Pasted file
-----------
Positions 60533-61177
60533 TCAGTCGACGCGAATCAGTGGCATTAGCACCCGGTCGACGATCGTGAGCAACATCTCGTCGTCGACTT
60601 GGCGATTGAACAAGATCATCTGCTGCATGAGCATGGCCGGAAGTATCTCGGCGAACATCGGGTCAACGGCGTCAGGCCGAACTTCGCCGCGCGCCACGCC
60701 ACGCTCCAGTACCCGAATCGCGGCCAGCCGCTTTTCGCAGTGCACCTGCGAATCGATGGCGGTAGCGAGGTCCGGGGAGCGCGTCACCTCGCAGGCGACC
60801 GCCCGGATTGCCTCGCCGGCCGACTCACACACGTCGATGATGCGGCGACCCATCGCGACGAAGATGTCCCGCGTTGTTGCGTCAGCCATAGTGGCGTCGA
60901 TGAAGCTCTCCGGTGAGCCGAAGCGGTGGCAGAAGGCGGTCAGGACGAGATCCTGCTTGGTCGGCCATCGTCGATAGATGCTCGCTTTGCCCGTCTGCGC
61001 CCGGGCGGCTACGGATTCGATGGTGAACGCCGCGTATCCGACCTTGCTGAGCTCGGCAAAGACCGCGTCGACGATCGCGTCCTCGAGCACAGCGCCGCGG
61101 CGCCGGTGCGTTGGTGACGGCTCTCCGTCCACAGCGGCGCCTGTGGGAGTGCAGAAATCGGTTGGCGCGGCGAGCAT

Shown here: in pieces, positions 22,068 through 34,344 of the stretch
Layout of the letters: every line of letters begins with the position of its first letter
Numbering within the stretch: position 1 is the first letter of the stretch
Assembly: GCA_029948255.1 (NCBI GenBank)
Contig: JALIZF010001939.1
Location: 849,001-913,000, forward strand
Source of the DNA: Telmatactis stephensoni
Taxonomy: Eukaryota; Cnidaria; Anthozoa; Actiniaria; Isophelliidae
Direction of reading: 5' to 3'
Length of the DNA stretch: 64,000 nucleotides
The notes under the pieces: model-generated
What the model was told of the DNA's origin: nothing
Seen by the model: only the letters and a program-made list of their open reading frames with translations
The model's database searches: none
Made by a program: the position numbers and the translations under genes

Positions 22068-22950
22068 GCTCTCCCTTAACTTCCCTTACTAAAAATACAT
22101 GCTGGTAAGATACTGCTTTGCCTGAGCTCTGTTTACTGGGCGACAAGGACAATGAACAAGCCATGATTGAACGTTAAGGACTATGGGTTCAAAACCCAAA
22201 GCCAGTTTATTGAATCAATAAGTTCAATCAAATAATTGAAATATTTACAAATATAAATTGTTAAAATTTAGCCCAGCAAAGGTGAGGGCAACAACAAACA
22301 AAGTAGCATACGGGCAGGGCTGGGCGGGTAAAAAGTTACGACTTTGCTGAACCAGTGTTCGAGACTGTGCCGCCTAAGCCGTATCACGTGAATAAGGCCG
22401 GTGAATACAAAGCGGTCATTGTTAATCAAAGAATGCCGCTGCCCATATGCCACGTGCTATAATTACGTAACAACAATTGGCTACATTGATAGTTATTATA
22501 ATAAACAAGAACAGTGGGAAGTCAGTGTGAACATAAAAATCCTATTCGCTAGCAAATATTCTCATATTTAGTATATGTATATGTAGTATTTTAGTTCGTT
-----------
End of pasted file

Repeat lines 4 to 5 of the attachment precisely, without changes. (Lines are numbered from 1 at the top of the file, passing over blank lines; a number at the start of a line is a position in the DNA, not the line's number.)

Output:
60701 ACGCTCCAGTACCCGAATCGCGGCCAGCCGCTTTTCGCAGTGCACCTGCGAATCGATGGCGGTAGCGAGGTCCGGGGAGCGCGTCACCTCGCAGGCGACC
60801 GCCCGGATTGCCTCGCCGGCCGACTCACACACGTCGATGATGCGGCGACCCATCGCGACGAAGATGTCCCGCGTTGTTGCGTCAGCCATAGTGGCGTCGA